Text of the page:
After burning for over 60 days, the Caldor Fire has reached 100 percent containment. Communities in the Plymouth and South Lake Tahoe area will continue to see firefighters over the next several weeks as focus now turns primarily to repairing the over 400 miles of constructed line and 660 points impacted by suppression effort.
“Repair efforts set the immediate stage for our resources and community to recovery from this devastating wildfire,” said Jeff Knudson, Incident Commander.
Contained, controlled and out are three distinct phases. For example, although the fire is contained, large diameter trees and stump holes will continue to smolder well into the winter months. Containment, in its simplest form, is a measure of line around the fire.
Controlled means fire managers are confident the fire is not likely to get outside the line. Some fires can linger under control until winter rains or snow arrive and finally bury any and all smoldering logs, embers or ash. And even then, under the right conditions, fires can still show themselves once spring comes, snow melts and the tiniest of hot ember finds just enough air and fuel to show smoke. Rare as it might be, it does happen.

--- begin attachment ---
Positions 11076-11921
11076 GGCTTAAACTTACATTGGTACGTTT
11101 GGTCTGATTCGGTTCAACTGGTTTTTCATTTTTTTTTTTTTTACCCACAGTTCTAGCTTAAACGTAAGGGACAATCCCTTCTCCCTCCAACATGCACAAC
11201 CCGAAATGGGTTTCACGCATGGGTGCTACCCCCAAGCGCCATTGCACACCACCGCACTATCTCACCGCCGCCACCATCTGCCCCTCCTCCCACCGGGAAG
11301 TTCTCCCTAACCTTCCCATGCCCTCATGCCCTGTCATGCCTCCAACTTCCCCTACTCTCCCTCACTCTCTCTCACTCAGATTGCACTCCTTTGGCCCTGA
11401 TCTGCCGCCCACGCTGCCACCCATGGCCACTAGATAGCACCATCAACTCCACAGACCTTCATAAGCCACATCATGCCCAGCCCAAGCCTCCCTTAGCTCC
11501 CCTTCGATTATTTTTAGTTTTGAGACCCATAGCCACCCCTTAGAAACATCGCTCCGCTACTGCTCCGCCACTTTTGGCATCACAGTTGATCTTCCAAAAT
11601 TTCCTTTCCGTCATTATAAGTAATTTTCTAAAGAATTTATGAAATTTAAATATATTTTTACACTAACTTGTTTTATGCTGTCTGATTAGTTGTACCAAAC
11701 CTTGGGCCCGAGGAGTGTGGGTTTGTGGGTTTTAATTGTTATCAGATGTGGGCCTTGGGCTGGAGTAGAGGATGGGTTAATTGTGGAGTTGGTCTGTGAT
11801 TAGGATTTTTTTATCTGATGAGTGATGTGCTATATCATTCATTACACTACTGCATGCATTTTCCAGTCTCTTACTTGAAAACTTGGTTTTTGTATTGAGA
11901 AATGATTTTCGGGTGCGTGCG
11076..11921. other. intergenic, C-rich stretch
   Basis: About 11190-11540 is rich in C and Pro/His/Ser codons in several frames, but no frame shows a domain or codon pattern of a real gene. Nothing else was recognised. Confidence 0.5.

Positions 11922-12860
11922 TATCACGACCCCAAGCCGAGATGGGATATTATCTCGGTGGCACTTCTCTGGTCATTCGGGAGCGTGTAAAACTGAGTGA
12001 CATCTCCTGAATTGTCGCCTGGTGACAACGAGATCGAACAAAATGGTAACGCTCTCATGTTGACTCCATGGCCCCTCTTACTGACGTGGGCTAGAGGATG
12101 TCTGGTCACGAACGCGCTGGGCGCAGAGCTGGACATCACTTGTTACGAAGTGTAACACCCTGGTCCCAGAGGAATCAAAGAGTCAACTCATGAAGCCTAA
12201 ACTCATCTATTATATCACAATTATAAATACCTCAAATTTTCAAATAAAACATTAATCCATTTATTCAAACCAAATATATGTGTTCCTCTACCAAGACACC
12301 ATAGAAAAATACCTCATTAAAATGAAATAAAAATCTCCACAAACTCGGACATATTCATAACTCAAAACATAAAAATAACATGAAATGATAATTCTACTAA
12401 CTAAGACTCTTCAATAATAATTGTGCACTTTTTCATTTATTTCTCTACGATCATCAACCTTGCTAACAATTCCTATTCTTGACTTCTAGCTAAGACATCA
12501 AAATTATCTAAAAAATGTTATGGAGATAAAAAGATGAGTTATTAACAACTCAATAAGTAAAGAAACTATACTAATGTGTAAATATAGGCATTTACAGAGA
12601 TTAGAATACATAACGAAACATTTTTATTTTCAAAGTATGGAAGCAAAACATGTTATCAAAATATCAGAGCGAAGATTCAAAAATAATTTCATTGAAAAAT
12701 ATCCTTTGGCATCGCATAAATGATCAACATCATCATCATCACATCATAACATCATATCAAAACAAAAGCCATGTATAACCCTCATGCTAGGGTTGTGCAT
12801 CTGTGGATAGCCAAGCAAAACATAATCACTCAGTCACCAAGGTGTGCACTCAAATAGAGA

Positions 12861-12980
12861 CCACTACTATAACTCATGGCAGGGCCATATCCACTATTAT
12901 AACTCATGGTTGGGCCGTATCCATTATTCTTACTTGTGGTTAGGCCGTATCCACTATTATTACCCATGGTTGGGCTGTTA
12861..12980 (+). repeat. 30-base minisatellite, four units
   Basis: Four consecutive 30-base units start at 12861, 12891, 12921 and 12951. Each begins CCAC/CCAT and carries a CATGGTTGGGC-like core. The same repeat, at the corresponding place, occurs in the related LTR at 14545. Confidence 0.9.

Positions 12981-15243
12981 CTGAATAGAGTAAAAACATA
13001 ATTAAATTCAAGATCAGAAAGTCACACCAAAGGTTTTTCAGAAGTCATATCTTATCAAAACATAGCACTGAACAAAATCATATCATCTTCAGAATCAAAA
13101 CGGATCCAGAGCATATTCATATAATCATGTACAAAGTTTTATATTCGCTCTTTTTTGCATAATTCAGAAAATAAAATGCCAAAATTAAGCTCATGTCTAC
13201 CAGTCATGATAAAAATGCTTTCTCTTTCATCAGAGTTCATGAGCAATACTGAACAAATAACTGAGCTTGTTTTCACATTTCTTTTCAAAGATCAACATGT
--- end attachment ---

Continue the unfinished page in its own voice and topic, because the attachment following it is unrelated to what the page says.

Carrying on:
When a fire is finally called out, it means it’s out. No hot embers, no smoke and no fire within the perimeter. Controlled and out are two different things.
Closures remain in place not only for the safety of firefighters while they conduct repair operations, but for the safety of the public. Weakened trees, damaged roads and other hazards increase following a wildfire. Visit the Eldorado National Forest and Lake Tahoe Basin Management Unit websites to access the most current information.
Planned Operations: Operations will begin removing excess radio equipment from the fire area in preparation for the significant weather events anticipated this weekend. Work on the N. South Road began today as crews started removing hazardous trees and clearing culverts